Advance directives are legally-enforceable documents that allow us to express whether we want certain levels of care when we become unable to make those decisions for ourselves. All 50 states and the District of Columbia regulate advance directives by statute.
Authorities agree that there is no difference between withholding lifesaving treatment and withdrawing life-support treatment, which is important, for example, when someone is resuscitated despite his or her wishes because the advance directive couldn't be found and the person is placed on life support. Once the advance directive is made available to healthcare providers, life-support measures can be stopped.
Advance directives are completely optional, but, as noted above, they're enforceable: all healthcare facilities--hospitals, for example--that accept federal funding are required to ask if a patient has one and make available documents that can be executed to put a directive into effect. It's equally important to remember that no doctor or health care provider can force someone to complete an advance directive.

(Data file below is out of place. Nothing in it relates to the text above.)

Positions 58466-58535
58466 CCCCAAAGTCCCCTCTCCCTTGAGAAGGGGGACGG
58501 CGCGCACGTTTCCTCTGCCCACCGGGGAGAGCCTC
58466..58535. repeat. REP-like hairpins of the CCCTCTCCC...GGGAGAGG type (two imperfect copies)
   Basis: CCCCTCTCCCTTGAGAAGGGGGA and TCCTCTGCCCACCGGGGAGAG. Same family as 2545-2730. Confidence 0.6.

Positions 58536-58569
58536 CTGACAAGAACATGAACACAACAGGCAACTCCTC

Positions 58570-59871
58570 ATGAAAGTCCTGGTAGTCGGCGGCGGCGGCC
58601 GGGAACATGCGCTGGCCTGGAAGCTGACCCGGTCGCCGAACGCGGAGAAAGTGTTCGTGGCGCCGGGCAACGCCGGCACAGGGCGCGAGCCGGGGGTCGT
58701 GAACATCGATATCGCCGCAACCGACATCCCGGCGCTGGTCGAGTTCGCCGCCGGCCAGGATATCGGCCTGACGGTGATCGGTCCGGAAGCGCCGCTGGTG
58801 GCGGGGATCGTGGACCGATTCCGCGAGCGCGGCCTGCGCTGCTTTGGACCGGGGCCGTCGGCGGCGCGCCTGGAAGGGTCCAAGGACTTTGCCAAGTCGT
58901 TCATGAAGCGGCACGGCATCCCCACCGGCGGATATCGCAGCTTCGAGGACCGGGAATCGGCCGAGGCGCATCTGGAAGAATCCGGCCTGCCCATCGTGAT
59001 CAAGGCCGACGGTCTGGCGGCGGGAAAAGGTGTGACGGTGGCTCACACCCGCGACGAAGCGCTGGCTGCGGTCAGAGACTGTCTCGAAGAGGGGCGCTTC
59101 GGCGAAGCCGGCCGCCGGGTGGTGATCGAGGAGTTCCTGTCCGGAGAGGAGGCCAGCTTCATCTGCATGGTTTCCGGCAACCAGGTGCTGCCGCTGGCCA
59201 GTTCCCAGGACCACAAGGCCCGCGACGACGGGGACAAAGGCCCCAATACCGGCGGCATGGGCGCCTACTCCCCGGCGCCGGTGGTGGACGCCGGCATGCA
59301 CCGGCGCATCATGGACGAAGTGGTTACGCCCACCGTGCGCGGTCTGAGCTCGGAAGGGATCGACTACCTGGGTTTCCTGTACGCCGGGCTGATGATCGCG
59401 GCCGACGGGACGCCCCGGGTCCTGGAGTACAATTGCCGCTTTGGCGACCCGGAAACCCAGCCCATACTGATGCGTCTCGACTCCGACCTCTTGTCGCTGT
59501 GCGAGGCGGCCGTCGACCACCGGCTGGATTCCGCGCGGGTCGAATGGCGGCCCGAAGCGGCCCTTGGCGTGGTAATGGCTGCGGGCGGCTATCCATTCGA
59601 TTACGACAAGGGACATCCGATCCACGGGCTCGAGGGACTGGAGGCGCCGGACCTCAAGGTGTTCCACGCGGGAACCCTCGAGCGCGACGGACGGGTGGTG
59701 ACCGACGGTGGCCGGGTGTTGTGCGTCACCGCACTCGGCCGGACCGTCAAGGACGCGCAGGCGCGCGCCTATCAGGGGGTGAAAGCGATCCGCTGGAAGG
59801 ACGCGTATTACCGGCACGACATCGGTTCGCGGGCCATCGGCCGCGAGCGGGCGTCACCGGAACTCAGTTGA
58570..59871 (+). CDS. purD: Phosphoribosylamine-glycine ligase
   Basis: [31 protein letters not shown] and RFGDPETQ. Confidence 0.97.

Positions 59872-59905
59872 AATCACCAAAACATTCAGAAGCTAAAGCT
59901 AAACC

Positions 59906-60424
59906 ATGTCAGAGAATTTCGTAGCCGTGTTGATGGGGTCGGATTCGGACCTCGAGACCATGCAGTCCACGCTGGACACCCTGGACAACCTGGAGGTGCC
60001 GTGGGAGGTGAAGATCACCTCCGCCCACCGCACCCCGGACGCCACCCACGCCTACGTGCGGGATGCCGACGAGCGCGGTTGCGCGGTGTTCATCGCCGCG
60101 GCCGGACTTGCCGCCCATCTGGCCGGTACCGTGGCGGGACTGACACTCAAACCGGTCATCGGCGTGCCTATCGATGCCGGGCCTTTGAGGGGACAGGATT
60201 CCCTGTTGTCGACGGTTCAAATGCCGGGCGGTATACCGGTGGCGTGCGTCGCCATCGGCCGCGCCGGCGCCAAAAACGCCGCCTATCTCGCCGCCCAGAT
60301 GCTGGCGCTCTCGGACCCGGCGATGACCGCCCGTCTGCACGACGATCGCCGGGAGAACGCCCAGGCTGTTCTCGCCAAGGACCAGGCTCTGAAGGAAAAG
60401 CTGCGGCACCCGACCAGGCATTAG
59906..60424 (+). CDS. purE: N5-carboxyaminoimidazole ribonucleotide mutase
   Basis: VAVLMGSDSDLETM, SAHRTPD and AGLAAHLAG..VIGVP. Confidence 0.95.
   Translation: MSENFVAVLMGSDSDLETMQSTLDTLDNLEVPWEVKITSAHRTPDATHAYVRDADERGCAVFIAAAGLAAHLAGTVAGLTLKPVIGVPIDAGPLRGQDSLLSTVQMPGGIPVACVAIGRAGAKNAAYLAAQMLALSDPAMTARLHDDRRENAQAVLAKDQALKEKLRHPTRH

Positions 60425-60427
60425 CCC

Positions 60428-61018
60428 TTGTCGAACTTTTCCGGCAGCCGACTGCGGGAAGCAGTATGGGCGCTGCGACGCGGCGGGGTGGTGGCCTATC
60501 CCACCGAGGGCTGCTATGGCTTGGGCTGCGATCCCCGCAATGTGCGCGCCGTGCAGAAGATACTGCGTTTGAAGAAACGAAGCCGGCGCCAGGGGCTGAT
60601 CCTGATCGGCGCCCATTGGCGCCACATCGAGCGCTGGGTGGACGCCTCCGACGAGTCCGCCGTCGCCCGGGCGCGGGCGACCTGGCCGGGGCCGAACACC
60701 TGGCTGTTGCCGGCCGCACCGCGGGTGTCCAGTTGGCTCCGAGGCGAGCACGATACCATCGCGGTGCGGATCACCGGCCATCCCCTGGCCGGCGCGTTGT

Here are some circumstances that could be considered for an advance directive:
- You want to be sure your voice is heard when you can no longer speak.
- You want to be sure that your wishes are respected and followed if you become unable to make medical decisions for yourself. You want to be sure, for example, that you are not placed on life support machines or receive other life-prolonging treatment if you suffer from a terminal condition., or that if you experience cardiac arrest after you have suffered with a long-term, end-stage medical condition, cardiopulmonary resuscitation (CPR) or other heroic measures will not be performed.
If you do not have an advance directive, you will receive medical care to the fullest extent appropriate for your condition.